Letter to the Editor

“About the pedagogical value of confidence”

In Current Concerns No 14, Carl Bossard’s article is illustrated by a picture that captures the lesson, the “dialogical events” in the classroom. The pupils look spellbound at the teacher and try to imitate the teacher’s finger movements. The picture illustrates the importance of the teachers.
  In the text the notion of confidence appealed to me, “confidence as a basic human attitude”. In my profession as a teacher, I have put it this way: I have to be absolutely certain that every single student can learn everything.
  Many years ago an old friend, Bruno, wrote a poem in which he expressed the importance of the teacher for him as a special pupil. I would like to quote a few lines from it here.
  Creased, mute, suspicious, with the inner woundedness of a pupil who has been abandoned, he is sitting in a small class. He doesn’t want to talk, he stutters, he has an uncontrolled twitch in his face. He does not want to be addressed, but he observes very closely what is happening in the class. How does the teacher talk to the others? How does she help them? How does she find the intertwining thread? Then he writes:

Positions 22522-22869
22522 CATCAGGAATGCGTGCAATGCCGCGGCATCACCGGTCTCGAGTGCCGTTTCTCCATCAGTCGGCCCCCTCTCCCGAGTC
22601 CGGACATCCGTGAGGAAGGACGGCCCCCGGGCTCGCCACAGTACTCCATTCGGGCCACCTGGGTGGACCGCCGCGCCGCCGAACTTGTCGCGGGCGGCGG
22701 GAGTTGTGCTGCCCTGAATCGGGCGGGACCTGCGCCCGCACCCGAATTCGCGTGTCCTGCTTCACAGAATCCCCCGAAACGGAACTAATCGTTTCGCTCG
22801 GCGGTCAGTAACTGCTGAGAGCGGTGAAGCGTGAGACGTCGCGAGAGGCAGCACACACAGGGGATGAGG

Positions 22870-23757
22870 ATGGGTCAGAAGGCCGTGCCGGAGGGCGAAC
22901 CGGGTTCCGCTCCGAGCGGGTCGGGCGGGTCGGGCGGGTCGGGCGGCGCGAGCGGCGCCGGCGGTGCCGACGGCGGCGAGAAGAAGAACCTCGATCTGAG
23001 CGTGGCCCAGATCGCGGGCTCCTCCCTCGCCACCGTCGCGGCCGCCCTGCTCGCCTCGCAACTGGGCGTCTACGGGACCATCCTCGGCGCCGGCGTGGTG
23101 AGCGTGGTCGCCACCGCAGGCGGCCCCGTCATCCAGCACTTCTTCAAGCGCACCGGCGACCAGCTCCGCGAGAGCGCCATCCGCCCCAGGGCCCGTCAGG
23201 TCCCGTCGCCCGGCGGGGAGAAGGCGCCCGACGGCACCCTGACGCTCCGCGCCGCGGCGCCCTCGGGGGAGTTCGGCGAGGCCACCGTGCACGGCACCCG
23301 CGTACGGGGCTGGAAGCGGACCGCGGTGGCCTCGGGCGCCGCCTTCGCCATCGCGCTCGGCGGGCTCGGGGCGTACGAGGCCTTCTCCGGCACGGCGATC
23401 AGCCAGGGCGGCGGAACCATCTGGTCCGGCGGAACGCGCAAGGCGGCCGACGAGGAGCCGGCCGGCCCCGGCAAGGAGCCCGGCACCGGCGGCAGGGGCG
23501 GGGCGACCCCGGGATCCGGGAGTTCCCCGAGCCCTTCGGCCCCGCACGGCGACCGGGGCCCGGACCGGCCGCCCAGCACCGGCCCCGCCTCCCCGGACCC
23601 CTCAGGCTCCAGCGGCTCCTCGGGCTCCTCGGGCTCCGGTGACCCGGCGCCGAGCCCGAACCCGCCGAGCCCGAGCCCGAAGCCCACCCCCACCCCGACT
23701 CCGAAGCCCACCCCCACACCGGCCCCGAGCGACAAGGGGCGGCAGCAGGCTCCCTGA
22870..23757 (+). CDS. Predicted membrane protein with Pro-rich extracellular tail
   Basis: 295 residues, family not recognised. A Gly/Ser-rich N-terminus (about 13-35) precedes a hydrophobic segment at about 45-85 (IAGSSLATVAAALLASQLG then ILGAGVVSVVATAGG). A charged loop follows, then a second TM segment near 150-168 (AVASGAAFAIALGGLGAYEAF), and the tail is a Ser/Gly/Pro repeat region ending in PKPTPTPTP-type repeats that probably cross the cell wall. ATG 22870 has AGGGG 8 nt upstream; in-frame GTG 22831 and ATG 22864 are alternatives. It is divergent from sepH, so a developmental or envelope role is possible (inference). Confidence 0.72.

“I feel she will not abandon a student.” And a reassurance follows. Then the day comes when the teacher instructs him to do arithmetic:
“‘Try the calculation’, says the teacher, ‘you can do it.’

I write the numbers, the result just floats away.
I want to be the blackbird out there, it doesn’t have to study.
‘Give it a try’, I hear, ‘try it’.
Nine and twelve – and the result is gone again.
Far in the distance I hear the teacher’s word.
I digressed, the blackbird outside doesn’t have to study.
‘Try it again’, I hear, ‘try it again’.
But the teacher’s words don’t leave me alone,
while I’m watching the blackbirds outside.”

After finally having succeeded in some calculations first with effort and then with verve, the poem continues:

“Forgotten the blackbird, don’t hear it sing anymore.”

For me the confidence of the teacher is so clearly expressed in this scene. She encourages Bruno, gives him the confidence, so that his mental escape: “I want to be the blackbird”, recedes behind the energetic grasp, the solving of the calculating tasks.
  With the solution of the tasks the teacher does not stop. With the appreciation the teacher associates a hint which Bruno expresses in the poem:

“‘Well done!” It’s good for me how she speaks.
But remember that, you don’t skip a calculation!
I look at her for a long time, she is serious.
That you don’t learn how to calculate with cheating!’”

In the last paragraph, Carl Bossard writes about the pupils with learning difficulties who need teachers “who encourage them and thus build a bridge for them to succeed – and thus confidence and insight: ‘I can do it.’”
  I simply like the fact that Current Concerns emphasises this pedagogical focus in many articles.

Margret Kleine-Pauli, Zurich

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